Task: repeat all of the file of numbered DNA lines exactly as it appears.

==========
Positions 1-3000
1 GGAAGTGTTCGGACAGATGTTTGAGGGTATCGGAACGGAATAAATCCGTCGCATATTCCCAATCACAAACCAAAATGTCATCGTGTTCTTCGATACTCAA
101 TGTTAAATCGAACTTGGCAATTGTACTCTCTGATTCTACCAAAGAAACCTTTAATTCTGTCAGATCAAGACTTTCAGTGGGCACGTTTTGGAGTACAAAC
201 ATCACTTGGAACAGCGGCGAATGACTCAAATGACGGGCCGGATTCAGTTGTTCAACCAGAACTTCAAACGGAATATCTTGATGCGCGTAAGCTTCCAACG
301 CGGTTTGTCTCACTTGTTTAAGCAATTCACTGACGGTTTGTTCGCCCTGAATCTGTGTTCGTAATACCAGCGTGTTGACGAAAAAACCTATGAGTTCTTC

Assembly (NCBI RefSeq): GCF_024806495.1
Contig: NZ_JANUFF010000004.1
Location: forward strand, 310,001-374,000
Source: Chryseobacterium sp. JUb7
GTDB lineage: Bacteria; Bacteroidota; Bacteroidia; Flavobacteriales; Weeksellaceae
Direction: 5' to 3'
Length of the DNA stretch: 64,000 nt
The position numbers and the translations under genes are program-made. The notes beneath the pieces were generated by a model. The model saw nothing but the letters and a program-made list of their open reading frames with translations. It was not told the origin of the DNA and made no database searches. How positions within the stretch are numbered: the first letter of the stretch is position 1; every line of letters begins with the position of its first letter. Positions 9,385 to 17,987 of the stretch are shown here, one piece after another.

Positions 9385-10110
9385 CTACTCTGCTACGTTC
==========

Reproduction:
Positions 1-3000
1 GGAAGTGTTCGGACAGATGTTTGAGGGTATCGGAACGGAATAAATCCGTCGCATATTCCCAATCACAAACCAAAATGTCATCGTGTTCTTCGATACTCAA
101 TGTTAAATCGAACTTGGCAATTGTACTCTCTGATTCTACCAAAGAAACCTTTAATTCTGTCAGATCAAGACTTTCAGTGGGCACGTTTTGGAGTACAAAC
201 ATCACTTGGAACAGCGGCGAATGACTCAAATGACGGGCCGGATTCAGTTGTTCAACCAGAACTTCAAACGGAATATCTTGATGCGCGTAAGCTTCCAACG
301 CGGTTTGTCTCACTTGTTTAAGCAATTCACTGACGGTTTGTTCGCCCTGAATCTGTGTTCGTAATACCAGCGTGTTGACGAAAAAACCTATGAGTTCTTC

Assembly (NCBI RefSeq): GCF_024806495.1
Contig: NZ_JANUFF010000004.1
Location: forward strand, 310,001-374,000
Source: Chryseobacterium sp. JUb7
GTDB lineage: Bacteria; Bacteroidota; Bacteroidia; Flavobacteriales; Weeksellaceae
Direction: 5' to 3'
Length of the DNA stretch: 64,000 nt
The position numbers and the translations under genes are program-made. The notes beneath the pieces were generated by a model. The model saw nothing but the letters and a program-made list of their open reading frames with translations. It was not told the origin of the DNA and made no database searches. How positions within the stretch are numbered: the first letter of the stretch is position 1; every line of letters begins with the position of its first letter. Positions 9,385 to 17,987 of the stretch are shown here, one piece after another.

Positions 9385-10110
9385 CTACTCTGCTACGTTC